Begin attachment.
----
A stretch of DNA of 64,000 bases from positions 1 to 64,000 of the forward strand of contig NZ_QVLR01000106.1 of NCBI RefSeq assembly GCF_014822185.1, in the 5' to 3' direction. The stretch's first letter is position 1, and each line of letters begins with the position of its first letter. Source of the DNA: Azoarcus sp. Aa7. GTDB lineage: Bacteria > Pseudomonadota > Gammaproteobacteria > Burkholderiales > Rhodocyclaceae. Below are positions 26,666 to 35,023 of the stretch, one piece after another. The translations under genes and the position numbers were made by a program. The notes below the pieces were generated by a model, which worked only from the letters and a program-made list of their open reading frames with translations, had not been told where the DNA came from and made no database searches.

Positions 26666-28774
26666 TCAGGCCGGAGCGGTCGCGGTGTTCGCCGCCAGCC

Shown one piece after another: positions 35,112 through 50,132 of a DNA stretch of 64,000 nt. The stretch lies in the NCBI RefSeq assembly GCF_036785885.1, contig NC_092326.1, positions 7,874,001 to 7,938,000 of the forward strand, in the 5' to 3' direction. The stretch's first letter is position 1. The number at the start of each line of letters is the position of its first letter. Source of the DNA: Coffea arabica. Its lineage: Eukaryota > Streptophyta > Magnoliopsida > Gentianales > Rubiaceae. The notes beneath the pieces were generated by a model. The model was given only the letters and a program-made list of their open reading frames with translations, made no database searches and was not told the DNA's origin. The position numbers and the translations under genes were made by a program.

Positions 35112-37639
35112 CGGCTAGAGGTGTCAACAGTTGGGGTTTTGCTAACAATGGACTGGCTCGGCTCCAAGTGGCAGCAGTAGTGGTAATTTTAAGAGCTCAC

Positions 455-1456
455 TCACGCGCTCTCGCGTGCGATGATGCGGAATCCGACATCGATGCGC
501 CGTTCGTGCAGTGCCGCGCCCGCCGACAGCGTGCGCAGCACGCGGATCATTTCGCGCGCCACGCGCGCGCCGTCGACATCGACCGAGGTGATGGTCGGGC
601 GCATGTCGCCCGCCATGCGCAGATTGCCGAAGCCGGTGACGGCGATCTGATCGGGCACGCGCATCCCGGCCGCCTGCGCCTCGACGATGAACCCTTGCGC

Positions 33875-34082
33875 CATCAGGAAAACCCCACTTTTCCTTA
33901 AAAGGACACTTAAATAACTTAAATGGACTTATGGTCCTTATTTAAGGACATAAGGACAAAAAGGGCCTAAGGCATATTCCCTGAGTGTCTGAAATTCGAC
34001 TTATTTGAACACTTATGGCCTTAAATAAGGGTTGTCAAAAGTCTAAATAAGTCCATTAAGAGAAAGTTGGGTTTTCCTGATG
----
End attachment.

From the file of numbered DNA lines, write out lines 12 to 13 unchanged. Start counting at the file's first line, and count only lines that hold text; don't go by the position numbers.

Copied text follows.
33875 CATCAGGAAAACCCCACTTTTCCTTA
33901 AAAGGACACTTAAATAACTTAAATGGACTTATGGTCCTTATTTAAGGACATAAGGACAAAAAGGGCCTAAGGCATATTCCCTGAGTGTCTGAAATTCGAC